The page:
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Destinations, Dreams and Dogs - International adventure with a fast-track family (& dogs) of Old World values, adopting the Russian-Italian-American good life on the go…!

Raising Children Who Think of Others

One of the best parts of parenting, in my opinion, is teaching our children to think of others.  We brainstorm together about how they might bring joy to an elderly friend or relative, who enjoys what, or perhaps what a simple note or drawing might mean to someone having a rough day.

Generally, I am left out of the picture, since I am the one coordinating these additional acts of kindness.

Every once in a while, the children consider moi.  It makes it more special when they are not coached.  It might be a cup of tea, or remembering an item that I would have forgotten or left behind, or bringing me a flower from our garden.

The other day, Sashenka came to me with her handful of posies at the back door.  They were so tiny and petite, just like her, that I didn’t even have a bud vase handy to accommodate them.  Rushed for time, I laid them to luxuriate in a gravy boat, as though they were reclining in a clawfoot tub.  They seemed happy, as did I, and as did Sashenka.

Are you sensing the chain reaction of kindness here?

Quite separately, Petya gathered an iris and some roses from our pergola.  These were the kinds of roses that were not all that spectacular to look at, but carried the fragrance of long ago, those old garden roses of the rambling type.  (Sorry, I’m no horticulturist, particularly considering that there are now 16,000 different identified roses.)  The perfume was enough to send a million old ladies into rapturous bliss, and now I know why our doggies love to meander through the backyard, when I thought all along it was to patrol the perimeter and keep us safe from wayward squirrels.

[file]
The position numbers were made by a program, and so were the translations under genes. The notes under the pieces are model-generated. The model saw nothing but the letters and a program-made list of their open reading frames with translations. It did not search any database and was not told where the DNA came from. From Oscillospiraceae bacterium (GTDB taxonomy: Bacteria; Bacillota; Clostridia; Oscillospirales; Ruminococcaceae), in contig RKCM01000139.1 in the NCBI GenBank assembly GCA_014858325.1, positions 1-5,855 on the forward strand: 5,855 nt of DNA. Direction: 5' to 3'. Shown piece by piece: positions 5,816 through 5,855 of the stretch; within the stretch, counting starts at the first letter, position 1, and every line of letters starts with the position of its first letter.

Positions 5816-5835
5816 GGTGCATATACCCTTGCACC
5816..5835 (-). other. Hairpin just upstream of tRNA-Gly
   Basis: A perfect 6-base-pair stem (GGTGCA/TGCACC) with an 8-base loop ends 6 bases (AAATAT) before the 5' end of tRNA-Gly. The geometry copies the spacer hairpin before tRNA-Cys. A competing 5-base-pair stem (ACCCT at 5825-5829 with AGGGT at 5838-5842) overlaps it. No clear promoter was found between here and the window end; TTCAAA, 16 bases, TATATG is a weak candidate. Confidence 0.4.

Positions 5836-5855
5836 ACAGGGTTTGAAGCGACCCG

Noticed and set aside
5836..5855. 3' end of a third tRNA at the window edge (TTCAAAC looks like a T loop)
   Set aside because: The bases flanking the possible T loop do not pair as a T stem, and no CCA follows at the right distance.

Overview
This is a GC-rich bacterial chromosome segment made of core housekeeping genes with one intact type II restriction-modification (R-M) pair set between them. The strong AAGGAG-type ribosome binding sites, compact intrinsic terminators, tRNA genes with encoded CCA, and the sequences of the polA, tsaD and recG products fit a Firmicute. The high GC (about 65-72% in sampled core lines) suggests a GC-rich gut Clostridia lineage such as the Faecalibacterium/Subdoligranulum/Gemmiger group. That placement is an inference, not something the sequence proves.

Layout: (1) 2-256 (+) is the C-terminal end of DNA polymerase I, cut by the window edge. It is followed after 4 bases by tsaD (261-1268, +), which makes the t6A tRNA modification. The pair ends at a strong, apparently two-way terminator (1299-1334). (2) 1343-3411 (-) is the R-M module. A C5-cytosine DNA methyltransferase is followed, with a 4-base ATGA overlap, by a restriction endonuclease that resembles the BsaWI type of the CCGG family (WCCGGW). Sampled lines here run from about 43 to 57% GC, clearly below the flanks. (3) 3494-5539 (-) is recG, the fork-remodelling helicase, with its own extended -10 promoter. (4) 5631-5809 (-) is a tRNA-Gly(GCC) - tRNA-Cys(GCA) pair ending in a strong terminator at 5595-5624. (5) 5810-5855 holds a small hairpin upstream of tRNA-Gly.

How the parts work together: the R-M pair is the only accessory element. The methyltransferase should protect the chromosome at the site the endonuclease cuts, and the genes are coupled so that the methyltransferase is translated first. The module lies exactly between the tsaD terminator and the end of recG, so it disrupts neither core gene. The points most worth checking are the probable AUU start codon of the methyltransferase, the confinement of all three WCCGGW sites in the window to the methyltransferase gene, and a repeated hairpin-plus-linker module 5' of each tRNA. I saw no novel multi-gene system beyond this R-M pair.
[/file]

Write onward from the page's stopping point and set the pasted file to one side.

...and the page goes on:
Our kids came home with no empathy.  They would either shrug their shoulders indifferently when another was hurt, or in the worse case scenario, laugh at their misfortune.  I was horrified.  We role-played over and over as I taught them how others might feel.

My conclusion?  Empathy can be taught.  Kindness can be taught.  What surprises me is that so few parents take the time to try.  (And believe me, I know all about trying, and the concept not yet taking hold….)

We plan special little surprises for their father, not just on Father’s Day, but all year round, because he’s a great guy who is totally invested in them.  I like to show them the joy that spreads over a face when someone makes an effort just for them.  For no good reason.  Just because.

And sometimes those posies have a way of sneaking into your own pocket, tucked there by a tiny hand that then slips into yours.

 

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4 Comments : Leave a Reply

  1. avatar Judy says:

    I love this post! Our youngest was 4.5 when we brought him home from Russia, and he lacked empathy – BIG TIME. Two and a half years later he’s made strides, but we’re still working on it. It’s clear these children learned from the get-go, that the only one looking out for them WAS them, and that they needed to take care of themselves, since nobody else would. Sad really! But, time, patience, and nurturing are all paying off!

    • avatar admin says:

      It’s a whole different mindset, isn’t it? I can’t imagine not having anyone to CARE. At all. Ever. These kids deserve to be cherished, but in the beginning, when they ARE loved, it doesn’t feel right to them. *Sigh.* It takes time and constant repetition. Brainwashing and ice cream help, too. 🙂

  2. avatar Sybil says:

    Oh how I remember teaching empathy. I shudder at remembering my lovely daughter laughing at misfortune. There was one event that told me she with our guidance, she could get into the right mindset regarding reacting appropriately at misfortunes. That was the day we went to the cemetery for the first time. She had been home several months at least and I wanted to go to my parents gravesite. I brought flowers. She asked if she could put them in the vases at the headstones. I said yes and just as she was about to put the flowers in the vases, she kissed the flowers. I still get tears over that.

    • avatar admin says:

      Oh my, how beautiful. I remember going to my mom’s grave with our first son (he never met her, they would have gotten along so well). We also found the graves of my grandparents as the sun was setting, and when he read, “Born: Russia” it seemed so surreal….

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